For a while now Igalia and Bloomberg have been collaborating to advance Web technologies. As part of that, I’ve been lately involved on improving some editing capabilities of WebKit (posts to follow soon).
As you probably know, in HTML5 any element can be editable. The feature was introduced some time ago, but was finally standardized by the WHATWG. It’s as easy as adding the attribute
contenteditable=true and voilà, the magic unfolds (check it out!!!).
That’s indeed a very powerful feature that allows you to create fast and full-featured rich text editors on the Web. Thing is that, although the contenteditable is standardized, some of the behaviors are not, and thus, each Web engine must provide the one it considers the most correct.
Let me show an example of the above. Imagine that you have the typical HTML bulleted list but inside an editable content element (like a
<div>). It’d look like something like this:
Nothing unusual so far. Now imagine that you select the item “two” and then drag it to the end of “four”. What would be the expected behavior? There is no clear answer to that, you might think that one possible outcome could be:
which matches Firefox behavior (and WebKit’s as well before I landed this). Another possible result would be this one:
Both of them seem pretty sensible, the question is whether you consider that you’re dragging just some text, or a text inside a
<li> element. It is not an easy decision, so let’s examine some other cases, for example, what happens if we try with two items instead of just one?. In that case (assuming we select “two” and “three” and drop them after “four”) the result is the following:
So despite apparently being both outcomes equally correct, it seems that the behavior is a bit inconsistent depending on the number of items you select. I don’t know how this is implemented in Firefox but I’ll try to explain why WebKit was behaving like that.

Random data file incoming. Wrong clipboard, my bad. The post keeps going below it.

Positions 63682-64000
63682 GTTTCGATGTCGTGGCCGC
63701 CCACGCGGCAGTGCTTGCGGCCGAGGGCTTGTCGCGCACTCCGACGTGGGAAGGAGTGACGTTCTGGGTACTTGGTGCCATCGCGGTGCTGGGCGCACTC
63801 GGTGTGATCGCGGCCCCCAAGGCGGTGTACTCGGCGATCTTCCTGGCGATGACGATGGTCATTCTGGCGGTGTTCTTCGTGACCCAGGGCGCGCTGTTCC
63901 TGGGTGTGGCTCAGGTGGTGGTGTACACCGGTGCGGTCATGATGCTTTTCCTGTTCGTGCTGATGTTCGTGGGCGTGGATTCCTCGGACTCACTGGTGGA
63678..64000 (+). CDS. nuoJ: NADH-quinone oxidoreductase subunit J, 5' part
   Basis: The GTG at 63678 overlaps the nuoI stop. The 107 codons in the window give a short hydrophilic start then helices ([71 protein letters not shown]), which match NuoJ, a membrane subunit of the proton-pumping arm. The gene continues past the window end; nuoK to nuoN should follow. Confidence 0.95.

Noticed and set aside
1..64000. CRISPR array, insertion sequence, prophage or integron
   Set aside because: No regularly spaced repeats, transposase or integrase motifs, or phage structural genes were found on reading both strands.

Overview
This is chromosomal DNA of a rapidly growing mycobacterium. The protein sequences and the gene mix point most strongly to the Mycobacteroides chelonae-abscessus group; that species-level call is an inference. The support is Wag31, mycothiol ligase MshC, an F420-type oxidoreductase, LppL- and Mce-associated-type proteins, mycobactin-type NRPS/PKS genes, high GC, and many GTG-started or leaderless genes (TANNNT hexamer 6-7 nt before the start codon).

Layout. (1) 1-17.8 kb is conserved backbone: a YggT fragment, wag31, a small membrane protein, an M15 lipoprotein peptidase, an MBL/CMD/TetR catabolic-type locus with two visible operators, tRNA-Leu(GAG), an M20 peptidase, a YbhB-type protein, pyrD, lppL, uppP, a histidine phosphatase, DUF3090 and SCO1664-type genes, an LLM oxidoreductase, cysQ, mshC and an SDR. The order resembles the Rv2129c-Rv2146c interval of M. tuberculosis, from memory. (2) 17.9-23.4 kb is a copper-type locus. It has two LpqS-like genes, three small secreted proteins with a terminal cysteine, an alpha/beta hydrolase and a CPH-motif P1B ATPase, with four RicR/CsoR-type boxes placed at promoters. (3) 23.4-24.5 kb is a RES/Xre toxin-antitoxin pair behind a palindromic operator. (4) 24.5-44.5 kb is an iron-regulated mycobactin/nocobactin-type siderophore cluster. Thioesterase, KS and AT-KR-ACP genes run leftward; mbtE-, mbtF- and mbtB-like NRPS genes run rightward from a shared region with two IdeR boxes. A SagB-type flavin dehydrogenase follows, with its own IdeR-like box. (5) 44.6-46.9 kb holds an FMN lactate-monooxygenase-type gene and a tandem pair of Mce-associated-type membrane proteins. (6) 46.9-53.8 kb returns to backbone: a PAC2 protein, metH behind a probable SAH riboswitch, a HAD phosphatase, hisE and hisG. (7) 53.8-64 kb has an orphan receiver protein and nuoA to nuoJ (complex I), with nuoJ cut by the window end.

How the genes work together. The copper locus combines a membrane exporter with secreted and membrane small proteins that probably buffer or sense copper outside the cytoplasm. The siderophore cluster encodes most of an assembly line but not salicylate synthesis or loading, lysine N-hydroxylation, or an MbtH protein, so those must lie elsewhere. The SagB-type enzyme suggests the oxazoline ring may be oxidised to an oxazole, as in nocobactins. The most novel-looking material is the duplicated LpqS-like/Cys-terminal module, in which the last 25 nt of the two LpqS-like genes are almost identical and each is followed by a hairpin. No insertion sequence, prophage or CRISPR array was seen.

WebKit is actually pretty smart when dealing with this kind of operations. When doing a drag and drop of a selection, WebKit builds a markup representation (see this file for further details) of the selected contents. In the first case (one item selected) WebKit detects that the selection starts and ends inside the same node (a text element). That’s why the generated markup does not include any
<li> tags, and thus, the content is pasted at the end of the “four” item as text.
In the case of multiple item selection, WebKit traverses the DOM tree looking for a common ancestor of the selected nodes in order to build a proper serialized markup representation of the data that is dragged. As you might have deduced, that operation generates a markup that does include all the nodes it finds until the common ancestor is reached (to preserve the structure and appearance). So instead of having a simple
two we’d end up with something similar to
<li>two</li><li>three</li> for the multiple selection case.
The actual code is a bit more complex than just “get this markup and insert it into the document” because it has to deal with several corner cases and also needs to perform some cleanups after the move operations. Also the generated markup is much more complex (for the single selected item the markup is normally a
<span> element which includes styling data among other stuff) but I simplified it for the sake of simplicity.
So after some work (tracked in bug 111556) I came up with a solution that effectively makes WebCore’s editing code to behave the same way independently of the number of selected list items (note that partial selections inside a list item are not affected by this change).
I’d like to thank Ryosuke Niwa for his insightful reviews and Igalia for giving me the chance to work on exciting stuff around WebKit.